have rights antecedent to all earthly governments; rights that cannot be repealed or restrained by human laws; rights derived from the Great Legislator of the Universe.

In a republic, the government has just enough power to carry out its proper functions, but is otherwise limited, inhibited and restricted.
According to political historian, Thomas Molnar:
The prevailing concept
[of 18th century liberalism] was . . . that the State should concern itself with public safety, and should be called out - in the form of its armed forces only to restrain the disorderly and crush the rebellious. 

Power is decentralized, divided, and regulated by an elaborate system of checks and balances, with the ultimate check held by the people in the form of free and open elections (the ballot box), trial by jury (the jury box), and an armed citizenry (the cartridge box). The law is neutral. No one is exempt; everyone is equal before it. All are held fully accountable to an injured party. 

Republican government is based on Tom Paine's premise that:

Government, even in its best state, is but a necessary evil; in its worst state, an intolerable one.
Thomas Jefferson, in his first inaugural address, gave perhaps the best description of republican government:
A wise and frugal government, which shall restrain men from injuring one another . . .
shall leave them otherwise free to regulate their own pursuits of industry and improvement, and shall not take from the mouth of labor the bread it has earned This is the sum of good government. . . .
In a republic, government is an instrument solely for collective security in which the people are served rather than regulated, represented rather than ruled. When the principles of republican government are followed, free markets spring up automatically followed by a growing middle class, abundance, harmony, a high degree of liberty, and ethical behavior. The emphasis is on the creation of wealth, not the accumulation of power as in a democracy.
John Adams summed up what a government of men brings:Passions are the same in all men, under all forms of simple government, and when unchecked, produce the same effects of fraud, violence and cruelty. When clear prospects are opened before vanity, pride, avarice, or ambition, for their easy gratification, it is hard for the most considerate philosophers and the most conscientious moralists to resist the temptation. Individuals have conquered themselves; nations and large bodies of men, never.Professor Alexander Fraser Tyler, writing when the states were still colonies of Great Britain, explained why democracies always fail:

Democracy cannot exist as a permanent form of Government. It can only exist until the voters discover they can vote themselves largess of the public treasury. From that moment on the majority always votes for the candidate promising the most benefits from the public treasury with the result that Democracy always collapses over a loose fiscal policy, always to be followed by a Dictatorship.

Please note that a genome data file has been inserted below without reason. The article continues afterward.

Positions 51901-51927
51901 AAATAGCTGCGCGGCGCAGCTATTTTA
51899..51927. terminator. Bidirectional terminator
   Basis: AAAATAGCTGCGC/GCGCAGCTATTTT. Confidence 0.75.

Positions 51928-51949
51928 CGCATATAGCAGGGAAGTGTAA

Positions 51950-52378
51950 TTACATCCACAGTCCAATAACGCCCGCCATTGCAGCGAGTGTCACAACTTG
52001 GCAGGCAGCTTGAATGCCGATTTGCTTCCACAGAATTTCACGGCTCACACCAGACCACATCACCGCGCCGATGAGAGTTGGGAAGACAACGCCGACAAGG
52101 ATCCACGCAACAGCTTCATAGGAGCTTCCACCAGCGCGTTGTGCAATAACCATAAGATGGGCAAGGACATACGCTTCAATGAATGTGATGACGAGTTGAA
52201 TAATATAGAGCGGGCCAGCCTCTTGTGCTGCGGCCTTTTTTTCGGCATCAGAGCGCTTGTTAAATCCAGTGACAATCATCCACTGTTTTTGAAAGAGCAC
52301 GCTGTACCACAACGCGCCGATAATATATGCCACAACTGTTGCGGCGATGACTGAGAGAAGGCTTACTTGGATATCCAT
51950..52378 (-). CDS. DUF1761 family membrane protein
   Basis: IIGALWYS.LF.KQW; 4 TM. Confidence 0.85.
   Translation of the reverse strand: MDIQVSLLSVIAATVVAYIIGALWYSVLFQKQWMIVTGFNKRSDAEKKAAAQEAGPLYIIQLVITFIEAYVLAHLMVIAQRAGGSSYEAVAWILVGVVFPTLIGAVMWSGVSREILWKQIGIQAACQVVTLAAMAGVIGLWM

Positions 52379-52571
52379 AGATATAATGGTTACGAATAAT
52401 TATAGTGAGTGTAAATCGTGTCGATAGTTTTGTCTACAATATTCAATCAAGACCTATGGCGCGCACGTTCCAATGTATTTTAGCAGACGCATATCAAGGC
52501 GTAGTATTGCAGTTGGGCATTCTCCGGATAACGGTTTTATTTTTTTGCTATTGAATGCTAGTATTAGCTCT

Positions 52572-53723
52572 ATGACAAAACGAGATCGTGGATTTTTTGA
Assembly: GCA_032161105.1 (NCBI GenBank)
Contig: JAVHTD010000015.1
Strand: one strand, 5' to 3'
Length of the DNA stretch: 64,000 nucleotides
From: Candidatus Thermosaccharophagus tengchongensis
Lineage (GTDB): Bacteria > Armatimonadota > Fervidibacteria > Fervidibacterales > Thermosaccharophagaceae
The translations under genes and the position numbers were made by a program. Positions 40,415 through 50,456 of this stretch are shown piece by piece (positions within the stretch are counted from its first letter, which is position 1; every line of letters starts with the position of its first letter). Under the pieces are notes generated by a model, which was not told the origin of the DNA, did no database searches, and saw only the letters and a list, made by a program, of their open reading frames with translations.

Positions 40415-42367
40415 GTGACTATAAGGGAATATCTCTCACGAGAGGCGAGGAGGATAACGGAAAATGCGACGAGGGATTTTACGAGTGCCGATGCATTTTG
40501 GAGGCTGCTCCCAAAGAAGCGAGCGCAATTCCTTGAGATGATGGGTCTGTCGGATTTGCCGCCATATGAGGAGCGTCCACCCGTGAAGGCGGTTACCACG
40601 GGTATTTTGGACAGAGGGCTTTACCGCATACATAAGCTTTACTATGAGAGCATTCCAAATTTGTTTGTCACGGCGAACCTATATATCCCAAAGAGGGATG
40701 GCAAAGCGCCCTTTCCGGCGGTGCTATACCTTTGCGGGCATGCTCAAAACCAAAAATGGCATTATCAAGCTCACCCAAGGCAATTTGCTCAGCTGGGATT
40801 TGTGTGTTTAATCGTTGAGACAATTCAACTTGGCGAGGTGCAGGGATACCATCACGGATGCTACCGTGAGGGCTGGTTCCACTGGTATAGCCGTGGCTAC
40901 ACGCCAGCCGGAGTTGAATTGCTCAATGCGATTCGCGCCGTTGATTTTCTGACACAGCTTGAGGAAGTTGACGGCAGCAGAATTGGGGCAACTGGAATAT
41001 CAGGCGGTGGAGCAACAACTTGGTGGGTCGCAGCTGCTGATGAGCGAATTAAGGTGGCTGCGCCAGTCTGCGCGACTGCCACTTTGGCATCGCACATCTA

James Madison, father of the Constitution, wrote in THE FEDERALIST No.10:
In a pure democracy, there is nothing to check the inducements to sacrifice the weaker party or an obnoxious individual. Hence it is that such democracies have ever been spectacles of turbulence and contention; have ever been found incompatible with personal security or the rights of property; and have in general, been as short in their lives as they have been violent in their deaths.Even Plato warned, in his REPUBLIC, that, as a rule, tyranny arises from democracy.
For these reasons, the founders of our Republic avoided a government of men and established a government of law.

The confusion is not new. James Madison, writing in THE FEDERALIST No.14, refers

The error which limits republican government . . . seems to owe its rise and prevalence chiefly to the confounding of a republic with a democracy, applying to the former reasonings drawn from the nature of the latter.
Madison blamed "celebrated authors" for the confusion because they placed:
in comparison the vices and defects of the republican, and by citing as specimens of the latter the turbulent democracies of ancient Greece and modern Italy. Under the confusion of names, it has been an easy task to transfer to a republic observations applicable to a democracy only.
Widespread use of the term democracy began with the Woodrow Wilson administration in 1912. It was during this administration that the anti-republican amendments - the 16th (income tax) and 17th (popular election of senators) were added to our Constitution and a central bank - the Federal Reserve - was established. All three acts centralized power.

The U.S. War Department manual mentioned above defined democracy and republic, and explained the difference between both. Sometime in the 1930s, during the Franklin Roosevelt administration, all copies were withdrawn from the Government Printing Office and Army posts, and destroyed without explanation.

Confusion between the two forms of government lingers today to the detriment of not only the American people, but also all those who look to us as an example of how to structure a just and free society. When we understand the difference, many of the issues which divide us will melt away. We will then make better choices in our leaders, and demand that government become less intrusive, abusive, and expensive, and more responsive to our collective needs for security, harmony, and abundance. It would not be an exaggeration to say that the very survival of our civilization depends upon knowing the difference between a Republic and a Democracy.